Basically X files for the new generation, Fringe focuses on a specialized American task force called the Fringe Division, led by FBI agent Olivia Dunham (Anna Torv), as they investigate instances of pseudo-scientific experimentation and phenomena, ranging from bizarre biological terrorist attacks to the discovery of parallel universes.
Initially following a “mystery of the week” formula, the show regularly transcends its procedural conventions to deliver a haunting mythology bolstered by stellar performances from Torv and the rest of the cast, especially John Noble, the show’s secret weapon, which created one of 21st century television’s most memorable and underrated personalities in the brilliant and chaotic Walter Bishop. The fact that noble never received Emmy recognition for his work is absolutely criminal. Dive headlong into the madness now on HBO Max.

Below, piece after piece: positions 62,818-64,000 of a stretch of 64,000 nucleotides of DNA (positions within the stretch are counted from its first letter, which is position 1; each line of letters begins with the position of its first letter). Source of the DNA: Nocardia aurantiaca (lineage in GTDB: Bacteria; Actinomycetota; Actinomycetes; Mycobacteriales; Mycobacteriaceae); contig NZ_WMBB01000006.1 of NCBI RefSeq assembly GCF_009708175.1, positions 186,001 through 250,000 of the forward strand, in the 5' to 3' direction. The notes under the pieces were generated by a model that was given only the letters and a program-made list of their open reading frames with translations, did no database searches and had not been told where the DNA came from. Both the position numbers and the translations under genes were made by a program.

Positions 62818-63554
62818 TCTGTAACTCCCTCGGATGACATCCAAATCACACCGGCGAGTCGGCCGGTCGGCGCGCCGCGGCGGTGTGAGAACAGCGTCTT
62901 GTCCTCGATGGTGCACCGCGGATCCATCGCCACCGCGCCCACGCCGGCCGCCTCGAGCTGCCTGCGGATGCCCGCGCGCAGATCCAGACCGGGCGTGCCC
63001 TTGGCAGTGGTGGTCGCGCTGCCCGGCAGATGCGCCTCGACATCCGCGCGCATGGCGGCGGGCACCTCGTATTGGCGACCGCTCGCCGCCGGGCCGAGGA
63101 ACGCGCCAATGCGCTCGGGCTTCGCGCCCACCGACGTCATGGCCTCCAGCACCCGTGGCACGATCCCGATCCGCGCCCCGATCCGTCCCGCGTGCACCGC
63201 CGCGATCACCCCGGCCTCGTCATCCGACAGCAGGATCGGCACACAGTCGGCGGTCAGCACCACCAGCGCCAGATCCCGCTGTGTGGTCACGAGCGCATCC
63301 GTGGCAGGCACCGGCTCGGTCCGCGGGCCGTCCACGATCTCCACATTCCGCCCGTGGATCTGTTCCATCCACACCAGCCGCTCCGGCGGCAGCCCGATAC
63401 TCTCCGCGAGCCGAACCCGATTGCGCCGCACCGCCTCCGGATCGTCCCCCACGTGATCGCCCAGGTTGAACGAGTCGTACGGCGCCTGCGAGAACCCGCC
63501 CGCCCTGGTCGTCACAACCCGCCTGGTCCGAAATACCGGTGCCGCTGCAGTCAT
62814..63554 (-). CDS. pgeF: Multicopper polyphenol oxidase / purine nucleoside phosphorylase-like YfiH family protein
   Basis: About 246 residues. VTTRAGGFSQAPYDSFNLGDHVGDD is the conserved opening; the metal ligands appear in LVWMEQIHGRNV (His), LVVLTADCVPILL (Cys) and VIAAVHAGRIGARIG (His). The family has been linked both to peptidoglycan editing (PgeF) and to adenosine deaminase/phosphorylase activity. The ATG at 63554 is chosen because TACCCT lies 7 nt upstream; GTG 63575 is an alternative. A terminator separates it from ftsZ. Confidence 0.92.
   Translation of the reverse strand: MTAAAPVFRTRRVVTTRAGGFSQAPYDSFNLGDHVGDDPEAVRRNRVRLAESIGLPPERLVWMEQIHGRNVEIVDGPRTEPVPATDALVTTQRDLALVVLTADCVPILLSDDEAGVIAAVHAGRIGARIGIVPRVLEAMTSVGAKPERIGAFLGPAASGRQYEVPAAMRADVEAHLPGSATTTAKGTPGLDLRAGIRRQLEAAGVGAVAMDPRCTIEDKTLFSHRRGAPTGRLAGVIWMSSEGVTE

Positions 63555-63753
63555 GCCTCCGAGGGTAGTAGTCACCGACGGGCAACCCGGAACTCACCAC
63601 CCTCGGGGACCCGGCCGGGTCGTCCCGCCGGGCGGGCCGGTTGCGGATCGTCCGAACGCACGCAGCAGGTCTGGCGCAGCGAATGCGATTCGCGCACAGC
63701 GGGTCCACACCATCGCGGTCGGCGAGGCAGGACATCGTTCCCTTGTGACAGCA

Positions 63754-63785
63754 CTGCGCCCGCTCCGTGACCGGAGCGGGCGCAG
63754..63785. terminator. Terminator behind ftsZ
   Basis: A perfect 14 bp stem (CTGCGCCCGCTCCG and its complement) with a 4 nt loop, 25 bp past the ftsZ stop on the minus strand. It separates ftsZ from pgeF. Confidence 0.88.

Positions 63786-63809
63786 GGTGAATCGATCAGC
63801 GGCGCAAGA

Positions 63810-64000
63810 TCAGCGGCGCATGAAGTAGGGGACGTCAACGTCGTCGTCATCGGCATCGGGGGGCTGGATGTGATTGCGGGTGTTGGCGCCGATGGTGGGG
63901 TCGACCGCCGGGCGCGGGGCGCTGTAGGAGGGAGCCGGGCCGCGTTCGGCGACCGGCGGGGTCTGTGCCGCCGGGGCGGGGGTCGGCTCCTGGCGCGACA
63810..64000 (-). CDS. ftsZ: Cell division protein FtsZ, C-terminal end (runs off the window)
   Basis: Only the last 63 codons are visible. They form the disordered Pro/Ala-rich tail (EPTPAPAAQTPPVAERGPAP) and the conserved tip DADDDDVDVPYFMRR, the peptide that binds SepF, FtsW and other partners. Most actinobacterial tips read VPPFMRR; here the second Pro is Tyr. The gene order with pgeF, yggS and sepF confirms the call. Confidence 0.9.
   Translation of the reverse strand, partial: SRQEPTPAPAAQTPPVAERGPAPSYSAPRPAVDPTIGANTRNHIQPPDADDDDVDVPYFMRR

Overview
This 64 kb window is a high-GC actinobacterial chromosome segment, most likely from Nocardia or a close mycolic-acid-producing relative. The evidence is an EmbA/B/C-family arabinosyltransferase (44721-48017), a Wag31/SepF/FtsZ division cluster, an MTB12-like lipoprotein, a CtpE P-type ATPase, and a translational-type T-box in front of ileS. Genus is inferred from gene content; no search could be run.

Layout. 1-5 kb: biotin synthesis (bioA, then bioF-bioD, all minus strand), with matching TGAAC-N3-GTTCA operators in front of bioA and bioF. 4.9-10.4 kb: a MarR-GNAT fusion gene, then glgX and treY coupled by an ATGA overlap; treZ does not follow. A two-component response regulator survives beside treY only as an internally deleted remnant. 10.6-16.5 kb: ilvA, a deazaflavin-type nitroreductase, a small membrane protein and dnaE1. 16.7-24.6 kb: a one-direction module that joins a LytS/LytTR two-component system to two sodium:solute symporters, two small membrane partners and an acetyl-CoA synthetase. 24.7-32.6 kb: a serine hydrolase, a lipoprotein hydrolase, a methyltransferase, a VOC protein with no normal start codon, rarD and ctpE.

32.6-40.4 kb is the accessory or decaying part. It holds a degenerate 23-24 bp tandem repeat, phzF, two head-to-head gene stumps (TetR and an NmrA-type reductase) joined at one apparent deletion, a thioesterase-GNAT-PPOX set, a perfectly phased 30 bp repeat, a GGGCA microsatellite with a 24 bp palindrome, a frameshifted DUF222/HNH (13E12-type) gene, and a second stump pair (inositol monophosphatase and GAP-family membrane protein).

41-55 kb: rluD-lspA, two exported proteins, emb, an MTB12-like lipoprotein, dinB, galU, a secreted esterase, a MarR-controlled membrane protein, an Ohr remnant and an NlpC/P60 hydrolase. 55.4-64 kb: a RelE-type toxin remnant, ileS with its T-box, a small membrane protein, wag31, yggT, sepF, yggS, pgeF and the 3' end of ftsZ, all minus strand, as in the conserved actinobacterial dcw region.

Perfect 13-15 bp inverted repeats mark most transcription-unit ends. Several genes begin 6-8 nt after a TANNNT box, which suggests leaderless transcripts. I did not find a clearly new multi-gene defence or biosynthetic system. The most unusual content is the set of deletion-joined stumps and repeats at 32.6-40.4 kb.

grow daisies (2007-09)
Ned (Lee Pace), a baker, has the power to revive the dead, but it comes with certain conditions. A private detective convinces Ned to use his ability to help him solve crimes, which he does with the added help of a colleague who has unrequited feelings for him and his childhood sweetheart whom he resurrected.
The key word that has been used to describe this show is “quirky”. His approach, visuals, and writing are all designed to be wildly eccentric. And in a time when everyone has seemingly seen it all, quirkiness is all the more important in our entertainment. Help keep the spirit of it alive by spreading grow daisies on HBO Max.